Reports of civilian casualties from NATO airstrikes do not seem "particularly credible" said British Defense Secretary George Robertson. Such accounts are hard to verify, Robertson said, particularly in a country which has shut down press freedoms. While he is concerned about possible casualties, he said the NATO operation is necessary because the international community "will not stand by and watch the blood flowing" in Kosovo.
A senior defense official told CNN that NATO military strikes on Yugoslavia have been suspended for now and "all (NATO) planes are safe" and returning to their bases. Data gathering for bomb damage assessments is taking place Thursday, and strikes are expected to continue, said the official, who asked not to be named.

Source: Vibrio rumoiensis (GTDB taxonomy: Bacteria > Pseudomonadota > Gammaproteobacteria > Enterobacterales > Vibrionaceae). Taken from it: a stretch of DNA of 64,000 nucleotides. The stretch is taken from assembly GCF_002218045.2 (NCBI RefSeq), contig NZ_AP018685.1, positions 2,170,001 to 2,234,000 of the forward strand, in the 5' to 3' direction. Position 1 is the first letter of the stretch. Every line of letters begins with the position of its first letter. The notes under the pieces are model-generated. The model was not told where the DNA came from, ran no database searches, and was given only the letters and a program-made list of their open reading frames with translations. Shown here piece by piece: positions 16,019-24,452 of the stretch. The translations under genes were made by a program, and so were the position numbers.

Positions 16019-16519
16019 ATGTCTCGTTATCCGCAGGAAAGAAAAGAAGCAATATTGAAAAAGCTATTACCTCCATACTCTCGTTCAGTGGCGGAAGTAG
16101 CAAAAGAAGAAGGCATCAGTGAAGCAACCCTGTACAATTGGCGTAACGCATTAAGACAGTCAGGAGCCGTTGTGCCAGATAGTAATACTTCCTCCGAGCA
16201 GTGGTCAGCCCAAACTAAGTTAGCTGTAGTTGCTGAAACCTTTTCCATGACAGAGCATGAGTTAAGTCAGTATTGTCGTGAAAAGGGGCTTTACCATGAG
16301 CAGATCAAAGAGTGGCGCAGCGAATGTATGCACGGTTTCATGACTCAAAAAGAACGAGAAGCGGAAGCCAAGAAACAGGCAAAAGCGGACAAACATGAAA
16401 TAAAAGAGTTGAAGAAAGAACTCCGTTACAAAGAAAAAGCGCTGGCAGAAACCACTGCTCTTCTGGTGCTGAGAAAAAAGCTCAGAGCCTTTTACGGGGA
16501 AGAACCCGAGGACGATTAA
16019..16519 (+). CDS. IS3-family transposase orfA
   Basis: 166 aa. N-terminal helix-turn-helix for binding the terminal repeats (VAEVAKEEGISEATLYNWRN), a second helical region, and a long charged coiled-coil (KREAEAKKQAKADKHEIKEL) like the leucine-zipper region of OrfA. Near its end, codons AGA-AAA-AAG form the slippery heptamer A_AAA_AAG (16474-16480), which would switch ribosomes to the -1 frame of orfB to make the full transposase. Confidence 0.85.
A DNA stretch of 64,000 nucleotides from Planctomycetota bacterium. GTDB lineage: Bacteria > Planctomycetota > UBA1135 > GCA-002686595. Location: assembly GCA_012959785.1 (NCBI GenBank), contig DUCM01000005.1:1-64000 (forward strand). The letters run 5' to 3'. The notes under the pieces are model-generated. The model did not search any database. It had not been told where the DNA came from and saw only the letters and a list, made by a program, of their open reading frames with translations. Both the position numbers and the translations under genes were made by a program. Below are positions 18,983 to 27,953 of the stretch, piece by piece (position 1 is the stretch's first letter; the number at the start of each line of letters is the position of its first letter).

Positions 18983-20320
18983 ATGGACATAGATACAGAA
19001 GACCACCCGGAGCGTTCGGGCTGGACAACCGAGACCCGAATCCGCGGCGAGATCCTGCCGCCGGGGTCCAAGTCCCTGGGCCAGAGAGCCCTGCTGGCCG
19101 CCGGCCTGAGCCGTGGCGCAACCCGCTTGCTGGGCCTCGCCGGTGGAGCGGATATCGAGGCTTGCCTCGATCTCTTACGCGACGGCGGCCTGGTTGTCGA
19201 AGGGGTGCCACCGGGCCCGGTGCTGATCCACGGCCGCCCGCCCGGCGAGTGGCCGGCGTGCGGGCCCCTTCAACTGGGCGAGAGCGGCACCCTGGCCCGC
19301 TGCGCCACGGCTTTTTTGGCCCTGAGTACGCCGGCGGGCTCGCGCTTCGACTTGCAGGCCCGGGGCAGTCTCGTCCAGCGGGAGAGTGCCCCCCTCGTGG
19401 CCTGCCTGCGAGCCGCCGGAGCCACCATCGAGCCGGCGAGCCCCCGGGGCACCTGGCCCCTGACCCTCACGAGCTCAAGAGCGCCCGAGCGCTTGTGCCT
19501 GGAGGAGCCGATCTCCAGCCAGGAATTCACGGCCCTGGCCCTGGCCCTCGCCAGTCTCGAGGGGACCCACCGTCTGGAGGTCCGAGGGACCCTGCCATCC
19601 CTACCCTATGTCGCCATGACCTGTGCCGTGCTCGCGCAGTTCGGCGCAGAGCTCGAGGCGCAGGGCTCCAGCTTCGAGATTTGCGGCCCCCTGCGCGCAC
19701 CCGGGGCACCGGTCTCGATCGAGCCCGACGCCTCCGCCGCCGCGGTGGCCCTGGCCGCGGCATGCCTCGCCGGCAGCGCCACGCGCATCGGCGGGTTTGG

Correspondent Chris Burns reported that NATO tanks were patrolling the Yugoslav border in Macedonia early Thursday. Some military leaders were concerned that the Yugoslavs might retaliate by firing on the NATO troops.
More than 20,000 refugees have fled to Macedonia, and officials are attempting to develop a plan for housing and feeding them while the crisis in Kosovo continues.
Electricity was back on early Thursday in Pristina, Kosovo's capital, as a tense quiet prevailed after airstrikes were suspended. Many residents were stocking up on bread and candles, said Daloni Carlisle of the International Committee of the Red Cross. Carlisle said Kosovars were "trying to keep their heads down" as they watched for a resumption of airstrikes. "I think everybody in Pristina is just very scared," Carlisle said. "Their first need is not food or medicine -- it's security."
Yugoslavia claims there were civilian casualties in Belgrade and elsewhere in Serbia after the first wave of